Two unit squares overlap with an area 1/16. The shape of this overlap may be a triangle or a quadrilateral.
Find the minimum distance between their centers.
This is a great problem: easy to pose, hard to answer.
I refined the solution. The best answer is: minimum separation distance
d = 0.933012705 +/- .000000003
It is plotted here.
I had to determine two things via simulations:
(A table from simulations is here.)
1) The minimal separation is made with an overlap shape that
is 3-sided, not 4-sided. (Note that the overlap of two squares
can have between 3-8 sides.)
Here are examples of small overlaps.
Many 4 sided overlaps came close, but the triangle cases win.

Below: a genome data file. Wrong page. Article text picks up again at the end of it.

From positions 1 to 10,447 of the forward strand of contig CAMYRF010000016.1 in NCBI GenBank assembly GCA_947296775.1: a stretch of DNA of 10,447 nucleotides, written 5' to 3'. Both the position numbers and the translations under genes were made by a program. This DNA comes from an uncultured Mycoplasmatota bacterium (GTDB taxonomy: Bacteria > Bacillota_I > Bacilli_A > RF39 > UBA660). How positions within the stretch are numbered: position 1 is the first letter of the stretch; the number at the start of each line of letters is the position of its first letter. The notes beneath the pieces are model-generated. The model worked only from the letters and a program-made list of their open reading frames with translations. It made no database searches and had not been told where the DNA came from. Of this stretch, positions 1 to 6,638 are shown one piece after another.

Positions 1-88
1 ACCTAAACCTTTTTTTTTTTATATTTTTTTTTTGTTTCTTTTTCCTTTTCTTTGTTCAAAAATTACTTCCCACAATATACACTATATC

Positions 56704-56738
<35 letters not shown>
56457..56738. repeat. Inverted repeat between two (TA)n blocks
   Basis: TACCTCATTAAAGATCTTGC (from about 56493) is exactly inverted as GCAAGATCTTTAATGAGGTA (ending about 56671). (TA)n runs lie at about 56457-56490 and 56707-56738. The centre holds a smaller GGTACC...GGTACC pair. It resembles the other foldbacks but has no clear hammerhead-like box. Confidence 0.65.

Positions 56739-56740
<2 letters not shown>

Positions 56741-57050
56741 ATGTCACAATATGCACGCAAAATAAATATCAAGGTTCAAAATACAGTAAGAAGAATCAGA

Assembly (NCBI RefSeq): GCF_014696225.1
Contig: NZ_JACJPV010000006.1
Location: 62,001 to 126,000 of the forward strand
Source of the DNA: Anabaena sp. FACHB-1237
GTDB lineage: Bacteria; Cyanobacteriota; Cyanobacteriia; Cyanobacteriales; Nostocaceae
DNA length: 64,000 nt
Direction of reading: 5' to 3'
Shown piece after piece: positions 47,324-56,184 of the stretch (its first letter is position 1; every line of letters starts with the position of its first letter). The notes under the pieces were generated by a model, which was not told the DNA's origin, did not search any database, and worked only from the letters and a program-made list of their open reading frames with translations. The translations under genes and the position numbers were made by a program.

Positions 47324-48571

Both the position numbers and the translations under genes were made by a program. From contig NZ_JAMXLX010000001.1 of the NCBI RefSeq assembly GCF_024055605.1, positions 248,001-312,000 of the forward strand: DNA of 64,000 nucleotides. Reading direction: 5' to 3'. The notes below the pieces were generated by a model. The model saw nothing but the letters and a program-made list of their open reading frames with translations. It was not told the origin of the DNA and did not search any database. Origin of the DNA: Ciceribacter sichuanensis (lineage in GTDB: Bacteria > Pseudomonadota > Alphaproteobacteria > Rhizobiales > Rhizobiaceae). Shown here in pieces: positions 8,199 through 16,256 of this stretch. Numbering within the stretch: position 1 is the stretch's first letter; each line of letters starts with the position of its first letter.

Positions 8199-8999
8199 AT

2) In the minimal separation the squares centers are connected
by a line perpendicular to the sides. I learned this via
simulation, without a proof. It seems natural however, since
one square is poking a corner onto the other while trying to
stay as close as possible.
The best rotation for the 2nd square around its axis is
about 9.7307 degrees.
Statement 2 does make the problem amenable to calculus. The overlap
area is now determined by only two factors - theta (rotation of 2nd
square on it's axis, and separation d. Since A = f(d , theta) and A is
constant, one can make d a function of theta and differentiate for a
minimum. The math is a bit messy - Euler rotation angles allow the
solution of intersecting lines. Rather than invert and differentiate -
I just ran the math forward and the simulations further.
The parameters listed produce a 1/16 area overlap to an accuracy of 10^(-9).
Edited on July 6, 2023, 3:25 pm